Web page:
Seagate BarraCuda Pro 12TB HDD Review
Data storage requirements have seen an exponential increase over the last several years. Both cloud and local storage requirements continue to be served by hard drives where workloads are either largely sequential or not performance sensitive. While the advancements in storage capacity have primarily served the interests of datacenters (enabling more storage capacity per rack), the products have trickled down to consumers in the form of drives for NAS (network-attached storage) units and pre-installed in external / DAS (direct-attached storage) enclosures. Seagate is the only one of the three hard drive vendors to target the desktop storage market with their highest capacity drives. We looked at the 10TB BarraCuda Pro drive last year, and the 12TB follow-up was launched last month. This review takes a look at the drive's characteristics and performance for typical desktop workloads.
Intel To Launch 3D XPoint DIMMs in 2H 2018
Presenting at the UBS Global Technology Conference today, Navin Shenoy, Intel Executive Vice President and General Manager of their Data Center Group, shared an update on Intel's roadmap for 3D XPoint DIMMs. Intel claims that they are on track to launch 3D XPoint memory modules in the second half of 2018. They are projecting that 3D XPoint DIMMs will be an $8B market by 2021.After launching several Optane SSD products this year based on 3D XPoint memory, Intel had said almost nothing about their progress toward 3D XPoint DIMM memory modules. Intel first publicly showed a prototype 3D XPoint NVDIMM in January 2016, only a few months after unveiling 3D XPoint memory itself. When the first Optane products launched earlier this year, we were told Intel would have more to say on the subject of 3D XPoint DIMMs in 2018, but today's announcement makes it clear they will be selling the actual hardware within about a year.The launch of 3D XPoint DIMMs will depend on several pieces coming together. First, Intel's 3D XPoint memory must be sufficiently mature to meet the performance and endurance requirements of DIMM-based usage. Their Optane SSDs have all used a PCIe and NVMe interface that adds substantial latency overhead and makes it difficult to assess how close the underlying 3D XPoint memory can come to DRAM performance levels. The Optane SSDs are also shipping with relatively conservative write endurance ratings relative to the eventual expectations for 3D XPoint products: The Optane SSD DC P4800X's 30 drive writes per day for 5 years is not significantly higher than high-endurance flash-based enterprise SSDs can provide.Second, Intel will need to continue increasing production of 3D XPoint memory as their family of Optane SSDs expands and is joined by 3D XPoint DIMMs. Yesterday, Intel and Micron celebrated the completion of an expansion to building 60 of their IM Flash production facilities in Lehi, Utah. This will significantly increase their production capacity of 3D XPoint memory. So far, Intel seems to have been using almost all of the production of 3D XPoint memory for their Optane products while Micron has yet to publicly introduce any mass-produced 3D XPoint-based products. Micron will most likely start announcing and shipping 3D XPoint products under their QuantX brand within the next year, so Intel won't be getting the full benefit of this capacity boost.Third, 3D XPoint DIMMs will require server platform support because they are unlikely to operate as standard DDR4 DIMMs. The JEDEC NVDIMM-P standard for persistent memory DIMMs has not been finalized and is expected next year. It's not certain whether the 3D XPoint DIMMs will adhere to the NVDIMM-P standard or if they will use a proprietary interface, but either way they are likely to require updated CPU and motherboard support. Intel's recently-launched Xeon Scalable platform can support DRAM+flash NVDIMM-N modules. The launch next year of 3D XPoint DIMMs may foretell a simultaneous refresh of the Xeon Scalable platform.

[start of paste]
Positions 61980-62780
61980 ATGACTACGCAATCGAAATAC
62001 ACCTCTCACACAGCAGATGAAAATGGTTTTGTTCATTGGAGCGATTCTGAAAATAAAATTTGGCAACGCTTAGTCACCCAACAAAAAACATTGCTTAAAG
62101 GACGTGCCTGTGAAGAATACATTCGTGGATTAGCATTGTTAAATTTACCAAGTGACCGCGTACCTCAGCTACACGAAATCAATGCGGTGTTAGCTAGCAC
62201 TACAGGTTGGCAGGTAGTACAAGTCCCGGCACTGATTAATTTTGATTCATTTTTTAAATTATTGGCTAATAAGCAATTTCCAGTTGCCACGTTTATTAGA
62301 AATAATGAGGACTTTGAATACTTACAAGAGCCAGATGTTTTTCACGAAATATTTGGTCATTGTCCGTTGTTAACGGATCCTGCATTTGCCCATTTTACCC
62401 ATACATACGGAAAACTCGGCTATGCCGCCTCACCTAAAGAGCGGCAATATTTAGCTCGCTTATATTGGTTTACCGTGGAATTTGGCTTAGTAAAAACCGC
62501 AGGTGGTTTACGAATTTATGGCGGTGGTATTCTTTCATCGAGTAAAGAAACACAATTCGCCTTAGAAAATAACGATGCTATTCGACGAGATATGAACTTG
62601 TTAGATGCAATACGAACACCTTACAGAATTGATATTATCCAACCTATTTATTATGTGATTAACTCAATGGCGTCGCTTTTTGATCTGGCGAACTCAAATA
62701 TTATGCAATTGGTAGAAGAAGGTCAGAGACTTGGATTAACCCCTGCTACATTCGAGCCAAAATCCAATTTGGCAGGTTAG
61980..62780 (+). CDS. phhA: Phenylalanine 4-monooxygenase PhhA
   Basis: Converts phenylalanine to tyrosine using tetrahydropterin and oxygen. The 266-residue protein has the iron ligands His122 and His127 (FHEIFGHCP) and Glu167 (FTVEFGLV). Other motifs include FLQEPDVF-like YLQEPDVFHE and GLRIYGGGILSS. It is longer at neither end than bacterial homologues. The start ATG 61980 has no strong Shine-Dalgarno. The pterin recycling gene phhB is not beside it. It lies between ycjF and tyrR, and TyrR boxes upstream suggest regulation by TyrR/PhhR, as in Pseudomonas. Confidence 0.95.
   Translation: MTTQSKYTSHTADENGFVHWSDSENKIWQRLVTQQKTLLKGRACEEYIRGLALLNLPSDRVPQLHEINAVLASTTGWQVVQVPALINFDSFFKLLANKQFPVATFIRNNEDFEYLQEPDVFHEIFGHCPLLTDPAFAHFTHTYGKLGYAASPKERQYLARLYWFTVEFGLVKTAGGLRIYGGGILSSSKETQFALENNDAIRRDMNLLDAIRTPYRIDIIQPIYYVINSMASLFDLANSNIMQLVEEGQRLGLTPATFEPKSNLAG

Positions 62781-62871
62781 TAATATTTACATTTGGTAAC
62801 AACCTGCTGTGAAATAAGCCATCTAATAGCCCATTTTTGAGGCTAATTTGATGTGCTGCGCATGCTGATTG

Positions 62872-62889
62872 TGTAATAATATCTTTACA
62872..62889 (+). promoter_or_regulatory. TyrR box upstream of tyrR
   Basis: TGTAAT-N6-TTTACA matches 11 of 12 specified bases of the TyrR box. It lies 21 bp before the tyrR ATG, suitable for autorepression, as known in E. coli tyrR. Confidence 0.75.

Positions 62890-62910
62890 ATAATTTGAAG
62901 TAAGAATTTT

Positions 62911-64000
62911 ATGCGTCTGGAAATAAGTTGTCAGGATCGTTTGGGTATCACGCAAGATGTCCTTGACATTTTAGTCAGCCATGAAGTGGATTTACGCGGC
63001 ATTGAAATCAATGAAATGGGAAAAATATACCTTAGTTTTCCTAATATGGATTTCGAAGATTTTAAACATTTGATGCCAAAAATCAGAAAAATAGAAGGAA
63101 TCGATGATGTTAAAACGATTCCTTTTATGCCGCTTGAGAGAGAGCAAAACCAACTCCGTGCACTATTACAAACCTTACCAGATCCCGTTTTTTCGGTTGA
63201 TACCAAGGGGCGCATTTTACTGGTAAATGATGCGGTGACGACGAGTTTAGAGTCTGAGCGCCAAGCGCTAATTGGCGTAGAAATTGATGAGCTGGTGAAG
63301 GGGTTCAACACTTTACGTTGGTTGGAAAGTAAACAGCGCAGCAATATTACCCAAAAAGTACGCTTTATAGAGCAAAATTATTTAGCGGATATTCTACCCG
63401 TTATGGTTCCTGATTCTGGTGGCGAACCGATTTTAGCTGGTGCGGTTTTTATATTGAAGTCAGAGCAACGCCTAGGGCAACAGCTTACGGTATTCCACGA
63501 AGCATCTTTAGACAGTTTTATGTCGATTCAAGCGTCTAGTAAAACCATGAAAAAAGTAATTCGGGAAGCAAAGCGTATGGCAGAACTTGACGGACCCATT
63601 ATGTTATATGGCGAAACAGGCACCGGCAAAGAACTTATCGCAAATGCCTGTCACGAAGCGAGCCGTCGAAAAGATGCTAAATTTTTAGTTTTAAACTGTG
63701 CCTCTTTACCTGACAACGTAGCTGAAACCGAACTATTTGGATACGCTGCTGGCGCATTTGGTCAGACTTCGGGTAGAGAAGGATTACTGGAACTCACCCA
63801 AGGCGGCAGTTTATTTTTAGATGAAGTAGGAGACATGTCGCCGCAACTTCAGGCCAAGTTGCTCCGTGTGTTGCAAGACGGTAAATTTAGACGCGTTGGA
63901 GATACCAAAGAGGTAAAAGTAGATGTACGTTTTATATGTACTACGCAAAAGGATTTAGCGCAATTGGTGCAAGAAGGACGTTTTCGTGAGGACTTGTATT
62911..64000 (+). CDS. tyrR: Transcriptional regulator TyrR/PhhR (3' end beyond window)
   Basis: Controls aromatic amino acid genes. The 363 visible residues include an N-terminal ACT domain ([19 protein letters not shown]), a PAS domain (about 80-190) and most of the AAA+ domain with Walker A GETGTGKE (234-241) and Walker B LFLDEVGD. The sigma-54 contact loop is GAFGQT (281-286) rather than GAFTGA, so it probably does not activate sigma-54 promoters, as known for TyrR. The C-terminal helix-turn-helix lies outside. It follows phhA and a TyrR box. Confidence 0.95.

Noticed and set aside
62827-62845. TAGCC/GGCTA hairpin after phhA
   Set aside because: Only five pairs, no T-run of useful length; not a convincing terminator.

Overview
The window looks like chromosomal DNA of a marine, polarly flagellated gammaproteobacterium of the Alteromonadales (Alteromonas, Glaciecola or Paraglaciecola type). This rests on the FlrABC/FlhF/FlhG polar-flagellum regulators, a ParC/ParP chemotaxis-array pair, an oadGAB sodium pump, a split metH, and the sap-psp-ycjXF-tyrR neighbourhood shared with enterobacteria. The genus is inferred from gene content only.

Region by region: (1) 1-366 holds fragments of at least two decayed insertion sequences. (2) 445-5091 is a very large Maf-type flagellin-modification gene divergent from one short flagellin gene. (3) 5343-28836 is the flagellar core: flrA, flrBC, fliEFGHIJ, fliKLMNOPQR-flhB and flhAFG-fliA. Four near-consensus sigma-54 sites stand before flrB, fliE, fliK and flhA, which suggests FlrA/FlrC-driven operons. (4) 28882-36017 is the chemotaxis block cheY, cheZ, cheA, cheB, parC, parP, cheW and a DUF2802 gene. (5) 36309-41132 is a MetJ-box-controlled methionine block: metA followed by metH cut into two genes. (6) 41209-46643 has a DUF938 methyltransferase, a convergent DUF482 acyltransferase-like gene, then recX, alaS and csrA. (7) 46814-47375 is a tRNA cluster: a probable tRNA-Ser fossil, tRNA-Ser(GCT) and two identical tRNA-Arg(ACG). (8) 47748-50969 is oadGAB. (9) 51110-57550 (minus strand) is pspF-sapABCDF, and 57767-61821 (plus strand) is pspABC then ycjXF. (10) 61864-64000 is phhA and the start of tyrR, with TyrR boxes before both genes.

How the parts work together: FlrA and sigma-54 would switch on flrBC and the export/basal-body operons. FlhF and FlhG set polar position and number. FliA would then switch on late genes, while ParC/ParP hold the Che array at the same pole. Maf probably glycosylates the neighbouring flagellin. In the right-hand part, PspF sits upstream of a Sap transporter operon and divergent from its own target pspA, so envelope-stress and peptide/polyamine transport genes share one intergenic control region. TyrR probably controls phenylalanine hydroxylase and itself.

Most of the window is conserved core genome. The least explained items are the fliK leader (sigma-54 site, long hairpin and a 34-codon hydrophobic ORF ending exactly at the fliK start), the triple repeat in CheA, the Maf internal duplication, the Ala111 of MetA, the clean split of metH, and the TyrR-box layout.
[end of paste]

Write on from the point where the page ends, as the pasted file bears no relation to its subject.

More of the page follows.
Lenovo Announces New ThinkStation P520/P520C and ThinkPad 52s: Up to 18 Core Xeon-W, Quadro Graphics